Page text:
Why is steam hotter than the boiling water?

Every substance requires some energy to change its form. Without energy, it cannot transform from solid to liquid, from liquid to vapor or from vapor to liquid. Sometimes, energy is derived in the form of heat from the atmosphere; at other times, the energy has to be provided by heating.

For example, one gram of water at 0° Celsius (freezing point) is in the solid form of ice. In order to heat up to a boiling point, it has to be heated to 100° Celsius. An ice cube that’s already melted starts agitating (boiling) at that stage. Now, if one wants to convert that boiling water into steam, the heat required for that purpose will be about 540° Celsius! Here, a question immediately arises: How did the figure of calories rise so high?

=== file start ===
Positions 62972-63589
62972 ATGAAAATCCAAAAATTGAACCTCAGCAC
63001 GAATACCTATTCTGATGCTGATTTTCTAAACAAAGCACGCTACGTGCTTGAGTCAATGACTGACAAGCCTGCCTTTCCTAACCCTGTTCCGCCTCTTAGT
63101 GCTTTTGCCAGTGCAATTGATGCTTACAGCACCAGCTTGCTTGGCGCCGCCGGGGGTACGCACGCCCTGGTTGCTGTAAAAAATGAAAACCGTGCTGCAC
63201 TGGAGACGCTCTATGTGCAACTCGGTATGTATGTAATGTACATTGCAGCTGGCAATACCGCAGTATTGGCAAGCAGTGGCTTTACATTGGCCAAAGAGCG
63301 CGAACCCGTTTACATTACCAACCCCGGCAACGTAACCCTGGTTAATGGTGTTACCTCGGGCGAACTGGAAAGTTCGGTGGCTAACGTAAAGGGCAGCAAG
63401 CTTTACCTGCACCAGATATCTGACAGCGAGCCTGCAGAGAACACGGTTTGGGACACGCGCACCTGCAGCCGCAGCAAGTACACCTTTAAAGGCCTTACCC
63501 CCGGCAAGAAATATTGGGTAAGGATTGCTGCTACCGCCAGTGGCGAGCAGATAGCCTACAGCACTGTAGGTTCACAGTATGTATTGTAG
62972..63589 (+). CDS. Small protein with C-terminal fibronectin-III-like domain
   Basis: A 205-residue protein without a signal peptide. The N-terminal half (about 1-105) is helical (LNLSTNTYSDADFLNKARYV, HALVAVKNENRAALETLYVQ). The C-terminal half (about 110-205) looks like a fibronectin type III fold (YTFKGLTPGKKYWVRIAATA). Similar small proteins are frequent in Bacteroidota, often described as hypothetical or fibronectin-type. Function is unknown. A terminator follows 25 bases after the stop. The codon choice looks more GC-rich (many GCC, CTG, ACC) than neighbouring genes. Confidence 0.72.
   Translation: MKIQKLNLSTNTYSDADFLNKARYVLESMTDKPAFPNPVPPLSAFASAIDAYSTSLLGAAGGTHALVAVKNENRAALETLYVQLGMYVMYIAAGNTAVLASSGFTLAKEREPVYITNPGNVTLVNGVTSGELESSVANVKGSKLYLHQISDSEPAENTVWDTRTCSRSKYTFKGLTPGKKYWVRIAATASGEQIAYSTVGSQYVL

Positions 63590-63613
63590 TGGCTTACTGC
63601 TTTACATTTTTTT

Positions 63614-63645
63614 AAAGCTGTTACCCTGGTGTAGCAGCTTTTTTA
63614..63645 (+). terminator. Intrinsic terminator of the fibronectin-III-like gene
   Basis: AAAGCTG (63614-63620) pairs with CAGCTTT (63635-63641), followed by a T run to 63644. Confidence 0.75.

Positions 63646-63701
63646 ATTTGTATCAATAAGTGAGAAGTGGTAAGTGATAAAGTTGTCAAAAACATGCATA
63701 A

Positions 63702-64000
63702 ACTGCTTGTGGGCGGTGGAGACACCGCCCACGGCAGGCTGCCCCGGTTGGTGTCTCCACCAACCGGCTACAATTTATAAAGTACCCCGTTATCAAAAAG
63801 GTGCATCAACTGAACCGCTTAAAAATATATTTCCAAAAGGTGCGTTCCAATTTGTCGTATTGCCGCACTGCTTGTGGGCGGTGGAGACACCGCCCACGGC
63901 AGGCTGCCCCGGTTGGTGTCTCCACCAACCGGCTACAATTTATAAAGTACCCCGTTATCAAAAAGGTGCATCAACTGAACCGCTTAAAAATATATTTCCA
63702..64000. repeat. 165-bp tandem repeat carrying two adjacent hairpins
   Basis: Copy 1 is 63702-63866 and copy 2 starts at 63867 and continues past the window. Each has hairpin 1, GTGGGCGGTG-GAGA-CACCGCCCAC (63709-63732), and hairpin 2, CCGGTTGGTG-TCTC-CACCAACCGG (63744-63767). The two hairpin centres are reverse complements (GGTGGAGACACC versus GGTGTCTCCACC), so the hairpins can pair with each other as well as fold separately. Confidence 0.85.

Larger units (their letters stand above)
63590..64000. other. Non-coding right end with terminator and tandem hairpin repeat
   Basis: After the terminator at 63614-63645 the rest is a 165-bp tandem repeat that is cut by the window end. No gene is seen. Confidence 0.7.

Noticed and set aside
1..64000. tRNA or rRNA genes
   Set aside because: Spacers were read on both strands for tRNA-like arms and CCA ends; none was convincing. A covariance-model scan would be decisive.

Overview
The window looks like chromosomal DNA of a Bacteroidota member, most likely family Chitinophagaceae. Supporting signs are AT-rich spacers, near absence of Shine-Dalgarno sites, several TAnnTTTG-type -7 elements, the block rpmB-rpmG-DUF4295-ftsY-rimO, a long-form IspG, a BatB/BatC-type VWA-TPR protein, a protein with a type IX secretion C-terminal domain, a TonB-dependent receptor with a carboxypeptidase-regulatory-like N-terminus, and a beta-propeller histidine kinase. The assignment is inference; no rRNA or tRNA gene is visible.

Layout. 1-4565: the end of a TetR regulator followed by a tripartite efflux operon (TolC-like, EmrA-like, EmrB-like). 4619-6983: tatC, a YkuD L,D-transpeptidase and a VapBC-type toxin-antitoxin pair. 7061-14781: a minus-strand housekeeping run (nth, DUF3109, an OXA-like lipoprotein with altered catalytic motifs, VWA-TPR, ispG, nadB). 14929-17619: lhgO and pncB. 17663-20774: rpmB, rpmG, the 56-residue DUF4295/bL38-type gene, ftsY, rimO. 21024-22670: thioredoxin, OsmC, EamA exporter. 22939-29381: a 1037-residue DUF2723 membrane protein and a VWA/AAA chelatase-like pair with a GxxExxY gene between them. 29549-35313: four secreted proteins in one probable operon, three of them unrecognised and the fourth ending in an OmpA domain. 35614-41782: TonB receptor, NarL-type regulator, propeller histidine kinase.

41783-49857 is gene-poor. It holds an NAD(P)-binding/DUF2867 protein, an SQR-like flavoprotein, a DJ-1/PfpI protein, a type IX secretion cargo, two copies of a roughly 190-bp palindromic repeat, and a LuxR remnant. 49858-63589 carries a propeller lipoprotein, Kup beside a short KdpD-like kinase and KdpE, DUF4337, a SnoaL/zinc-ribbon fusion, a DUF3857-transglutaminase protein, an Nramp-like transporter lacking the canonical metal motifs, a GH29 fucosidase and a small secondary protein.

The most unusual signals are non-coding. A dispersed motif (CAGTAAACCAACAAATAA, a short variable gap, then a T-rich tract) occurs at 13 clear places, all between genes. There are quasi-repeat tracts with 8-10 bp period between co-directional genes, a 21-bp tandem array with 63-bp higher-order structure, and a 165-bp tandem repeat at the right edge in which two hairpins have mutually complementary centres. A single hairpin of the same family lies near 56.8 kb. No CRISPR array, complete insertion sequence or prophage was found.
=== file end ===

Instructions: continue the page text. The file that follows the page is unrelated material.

There is a reason for such a high increase. Every molecule of water tries to remain attached to another molecule and so on. This is called the property of polarization. It is not the property of molecules of water to separate from one another and get vaporized. Continuous increase in energy compels it to vaporize as steam, which occupies 1,670 times more space than water.

Hence, the heat has to push away the surrounding air molecules in the atmosphere. Some energy is used up in that process. Therefore, it is obvious that steam is inherently hotter than boiling water. In a steam engine, water boils at 100° Celsius; however, the temperature of its steam under pressure is 370° Celsius!

These fascinating facts about water are something that we can potentially observe in a simple science experiment or video.